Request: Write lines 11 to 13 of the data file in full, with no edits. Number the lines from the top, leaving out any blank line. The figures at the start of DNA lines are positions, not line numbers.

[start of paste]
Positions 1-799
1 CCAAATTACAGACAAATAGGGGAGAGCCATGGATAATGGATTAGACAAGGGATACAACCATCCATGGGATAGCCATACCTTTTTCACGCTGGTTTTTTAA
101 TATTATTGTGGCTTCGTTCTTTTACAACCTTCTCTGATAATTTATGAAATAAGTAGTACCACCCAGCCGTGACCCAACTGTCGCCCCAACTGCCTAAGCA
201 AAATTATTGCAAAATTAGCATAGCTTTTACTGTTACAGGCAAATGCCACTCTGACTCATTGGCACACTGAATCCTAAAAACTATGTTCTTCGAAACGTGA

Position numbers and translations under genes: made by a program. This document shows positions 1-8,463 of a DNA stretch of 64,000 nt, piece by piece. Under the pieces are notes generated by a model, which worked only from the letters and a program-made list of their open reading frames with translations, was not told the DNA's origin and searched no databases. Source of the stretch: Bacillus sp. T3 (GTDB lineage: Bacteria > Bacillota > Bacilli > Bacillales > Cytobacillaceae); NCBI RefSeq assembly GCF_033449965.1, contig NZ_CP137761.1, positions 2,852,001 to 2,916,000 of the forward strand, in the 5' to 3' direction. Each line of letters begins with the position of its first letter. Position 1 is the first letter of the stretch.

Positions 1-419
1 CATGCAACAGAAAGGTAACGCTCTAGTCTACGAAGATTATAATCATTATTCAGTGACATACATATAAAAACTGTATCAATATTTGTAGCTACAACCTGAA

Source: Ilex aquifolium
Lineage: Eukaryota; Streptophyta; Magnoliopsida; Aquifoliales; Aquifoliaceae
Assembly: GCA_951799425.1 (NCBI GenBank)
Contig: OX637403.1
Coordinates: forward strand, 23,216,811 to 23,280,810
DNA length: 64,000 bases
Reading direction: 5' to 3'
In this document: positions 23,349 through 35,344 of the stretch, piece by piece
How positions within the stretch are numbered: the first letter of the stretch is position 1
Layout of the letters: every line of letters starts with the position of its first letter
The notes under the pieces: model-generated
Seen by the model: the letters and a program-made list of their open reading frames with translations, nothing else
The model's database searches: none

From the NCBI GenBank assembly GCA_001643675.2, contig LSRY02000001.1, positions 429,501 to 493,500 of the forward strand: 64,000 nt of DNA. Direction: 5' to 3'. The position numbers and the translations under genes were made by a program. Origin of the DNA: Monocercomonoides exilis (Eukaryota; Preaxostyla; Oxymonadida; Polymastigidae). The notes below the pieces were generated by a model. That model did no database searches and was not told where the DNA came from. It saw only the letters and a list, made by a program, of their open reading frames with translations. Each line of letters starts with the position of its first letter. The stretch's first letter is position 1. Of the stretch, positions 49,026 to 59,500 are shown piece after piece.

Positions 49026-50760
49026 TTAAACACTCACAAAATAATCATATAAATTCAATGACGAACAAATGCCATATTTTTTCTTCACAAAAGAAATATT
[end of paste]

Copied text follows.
Contig: OX637403.1
Coordinates: forward strand, 23,216,811 to 23,280,810
DNA length: 64,000 bases